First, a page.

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Writing a 40,000 word thesis is no small task,thankfully I’m one of the lucky ones and have a whole year of diligent focused study to complete it.  On commencement a year seems like a long time,the due date sits months away somewhere near Christmas and flowering Pohutukawa,but now it’s mid October and that deadline is looming ever nearer.  There are days when I doubt I will ever manage a paragraph and other days when I seem to skip through a thousand words.

For the past month I’ve been coding my results,then a little more coding followed by…yet more coding.  For some respite I managed to carve out a big section of my methods section which feels pleasantly satisfying but then it was back to coding.   In total I’ve spent a good three weeks coding my results which does tend to affect ones outlook in strange ways. Suddenly what seemed so simplistic is full of complexities,devoid of the essential connecting dots.  It’s in those moments that the term ‘can’t see the woods for the trees‘really plays itself out.

I’m lost.  Overwhelmed in a sea of themes,codes and comments.

Open coding has had it’s way with me and a fog has enveloped any clarity.

How timely then,that I was off to Auckland this week for a couple of days with the Woolf Fisher team.   Our discussions were rich and purposeful as always,full of  inspiration,tips of the trade,Piaget and anecdotes that brought life to the driest breath of any research methodology.   So yes,I’m refreshed,on track and importantly reinvigorated to get on and complete my thesis.    I still have a mountain to climb by Christmas but I’m feeling more and more confident that it’s achievable. One –step –at – a -time.

A huge thank you to Aaron,Kerry,Mei,Rebecca,Stuart and fellow scholars Liz,Carolyn,Gina and Sam for a great couple of days.



Doctoral and Postgraduate Symposium

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I attended the Doctoral and Postgraduate Symposium on Saturday at Auckland University and really glad I did.   Dr. Rae Si’ilata gave an inspirational speech for the opening address which set the tone for the day.  She was eloquent,informative and outlined all the reasons why you might want to consider doing a Doctorate.    Rae instilled how important is was to believe in yourself,stay connected to your whanau and keep the end goal in mind to help you through those times of self-doubt.

I saw some excellent presentations from both Masters and Doctoral students.  Cheryl Loughton was electric in her presentation Are there metacognitive differences between the sub-populations of secondary school students in New Zealand?  I particularly liked her use of the koru as a symbol for her whole thesis.  It really helped me to get an overview of her comprehensive study of thinking styles,motivations and processes for students studying science at high school.   Cheryl is looking at the benefits of using Betty’s Brain,a computer teaching tool that helps students to learn by putting them in charge of the teaching.  I found a short video (see below) which explains how Betty’s Brain works.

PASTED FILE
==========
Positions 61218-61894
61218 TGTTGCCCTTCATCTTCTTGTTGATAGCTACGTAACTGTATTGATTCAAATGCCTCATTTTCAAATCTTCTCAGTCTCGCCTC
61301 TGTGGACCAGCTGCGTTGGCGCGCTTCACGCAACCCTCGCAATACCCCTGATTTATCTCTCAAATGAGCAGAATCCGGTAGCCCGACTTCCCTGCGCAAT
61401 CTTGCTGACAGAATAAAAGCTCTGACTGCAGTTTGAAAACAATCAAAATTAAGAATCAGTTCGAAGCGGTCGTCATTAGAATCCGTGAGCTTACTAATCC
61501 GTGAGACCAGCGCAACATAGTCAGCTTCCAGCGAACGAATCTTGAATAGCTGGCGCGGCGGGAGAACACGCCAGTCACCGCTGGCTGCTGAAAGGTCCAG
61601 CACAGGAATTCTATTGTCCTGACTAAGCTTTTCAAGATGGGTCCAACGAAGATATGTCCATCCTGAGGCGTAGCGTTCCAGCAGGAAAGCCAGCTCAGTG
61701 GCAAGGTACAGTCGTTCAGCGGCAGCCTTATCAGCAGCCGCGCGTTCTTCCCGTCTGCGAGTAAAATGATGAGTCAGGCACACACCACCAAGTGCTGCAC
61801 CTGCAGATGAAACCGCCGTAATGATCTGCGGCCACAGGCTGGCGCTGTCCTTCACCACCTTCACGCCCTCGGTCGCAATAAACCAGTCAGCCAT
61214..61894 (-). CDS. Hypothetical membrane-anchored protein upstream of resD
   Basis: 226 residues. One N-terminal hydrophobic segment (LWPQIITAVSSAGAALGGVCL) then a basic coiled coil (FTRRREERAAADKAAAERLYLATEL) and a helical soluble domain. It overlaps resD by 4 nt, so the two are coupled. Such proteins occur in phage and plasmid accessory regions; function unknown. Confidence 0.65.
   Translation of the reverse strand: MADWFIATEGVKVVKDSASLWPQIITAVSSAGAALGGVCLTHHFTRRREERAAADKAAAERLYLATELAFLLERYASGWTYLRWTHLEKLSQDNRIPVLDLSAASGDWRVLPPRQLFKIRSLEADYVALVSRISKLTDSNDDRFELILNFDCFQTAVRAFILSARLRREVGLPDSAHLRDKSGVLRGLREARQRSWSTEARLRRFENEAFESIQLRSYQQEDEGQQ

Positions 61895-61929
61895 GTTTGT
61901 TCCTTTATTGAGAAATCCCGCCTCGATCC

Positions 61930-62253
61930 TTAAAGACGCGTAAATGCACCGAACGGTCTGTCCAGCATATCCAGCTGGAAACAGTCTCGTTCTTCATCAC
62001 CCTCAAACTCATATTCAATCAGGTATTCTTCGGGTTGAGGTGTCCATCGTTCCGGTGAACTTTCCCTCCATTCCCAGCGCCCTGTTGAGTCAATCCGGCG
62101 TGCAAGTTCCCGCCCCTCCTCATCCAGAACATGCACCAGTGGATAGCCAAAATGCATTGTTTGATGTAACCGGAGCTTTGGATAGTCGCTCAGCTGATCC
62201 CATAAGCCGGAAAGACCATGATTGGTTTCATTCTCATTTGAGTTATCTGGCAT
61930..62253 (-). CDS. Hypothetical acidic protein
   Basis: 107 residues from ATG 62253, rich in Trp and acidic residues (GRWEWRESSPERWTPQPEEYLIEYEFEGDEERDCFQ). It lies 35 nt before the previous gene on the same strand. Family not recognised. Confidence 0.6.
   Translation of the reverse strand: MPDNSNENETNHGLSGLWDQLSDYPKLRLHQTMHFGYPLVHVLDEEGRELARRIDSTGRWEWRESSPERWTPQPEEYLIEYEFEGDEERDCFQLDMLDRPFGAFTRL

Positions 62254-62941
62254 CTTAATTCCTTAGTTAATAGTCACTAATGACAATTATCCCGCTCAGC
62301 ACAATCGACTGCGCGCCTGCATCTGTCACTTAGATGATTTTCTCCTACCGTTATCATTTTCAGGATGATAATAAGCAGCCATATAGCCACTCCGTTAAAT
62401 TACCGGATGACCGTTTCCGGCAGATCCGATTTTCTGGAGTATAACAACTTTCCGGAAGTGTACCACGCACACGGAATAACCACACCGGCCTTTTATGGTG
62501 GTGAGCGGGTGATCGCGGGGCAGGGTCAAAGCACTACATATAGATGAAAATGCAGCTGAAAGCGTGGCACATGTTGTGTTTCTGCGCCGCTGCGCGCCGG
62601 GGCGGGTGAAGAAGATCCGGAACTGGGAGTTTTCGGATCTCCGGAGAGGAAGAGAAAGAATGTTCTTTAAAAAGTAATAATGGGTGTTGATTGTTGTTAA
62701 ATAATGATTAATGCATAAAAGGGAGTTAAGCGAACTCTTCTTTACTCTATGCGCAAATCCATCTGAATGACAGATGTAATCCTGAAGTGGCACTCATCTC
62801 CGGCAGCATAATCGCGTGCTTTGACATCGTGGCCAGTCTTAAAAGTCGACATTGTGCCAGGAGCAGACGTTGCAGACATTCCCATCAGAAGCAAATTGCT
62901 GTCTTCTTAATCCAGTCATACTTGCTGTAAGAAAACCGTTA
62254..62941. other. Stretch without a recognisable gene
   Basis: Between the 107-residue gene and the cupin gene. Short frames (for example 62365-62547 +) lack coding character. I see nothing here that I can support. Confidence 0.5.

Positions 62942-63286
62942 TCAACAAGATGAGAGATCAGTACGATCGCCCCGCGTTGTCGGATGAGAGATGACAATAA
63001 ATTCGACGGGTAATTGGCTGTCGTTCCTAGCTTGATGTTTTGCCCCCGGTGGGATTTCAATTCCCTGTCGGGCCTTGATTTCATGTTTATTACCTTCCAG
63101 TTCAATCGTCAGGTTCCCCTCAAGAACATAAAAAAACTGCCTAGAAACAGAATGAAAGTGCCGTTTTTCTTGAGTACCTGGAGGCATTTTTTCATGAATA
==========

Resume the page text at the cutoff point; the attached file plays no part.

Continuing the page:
It was the first time I’d heard the term ‘hidden markov models‘which I think is part of the algorithm behind Betty’s Brain that is responsible for tracking students’movements.  This allows the programme to build a profile around how the student learns which would be very useful.

Katy Perry,not the one swinging in the jungle 😉 did her Masters dissertation research on the advantages and disadvantages of using instant feedback via scratch score cards and Socrative,an online app.  Both systems motivated students,cost was a factor with the scratch cards which she accessed online and internet issues were at times challenging with the Socrative app.

Jiansheng Cui embarking on his doctoral studies has been looking at common themes between schools and their BYOD policies.  The second part of his research will be looking into instructional design and how teachers use devices in the classroom.

Investigating fanau engagement in the Manaikilani project was Maria Meredith.  Her Doctoral study is about understanding the ways that digital schooling impacts families.  Maria is only in the early stages of her study but already she had come to understand what a rich resource our parents/caregivers are and by understanding their perspectives we can help raise the achievement and engagement of students.

It was a great day,a chance to meet other students and share the highs and lows of embarking on such intensive study.  Next on the University’s calendar in terms of symposiums is Exposure 2015 which includes presentations,academic posters and a variety showcase,looking forward to that one.

Three Minute Thesis competition

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I recently competed in the Auckland University Three Minute Thesis competition and was delighted to get through to the finals. There were some excellent presentations for both Masters and Doctoral students and it was great to get an insight into what people are researching.

The brief was to present your research in three minutes by outlining your objective,providing a background to your research topic by highlighting the significance of your research and to give a summary of outcomes.  No mean feat to get across all of that in 3 minutes with only one slide and no technical research jargon.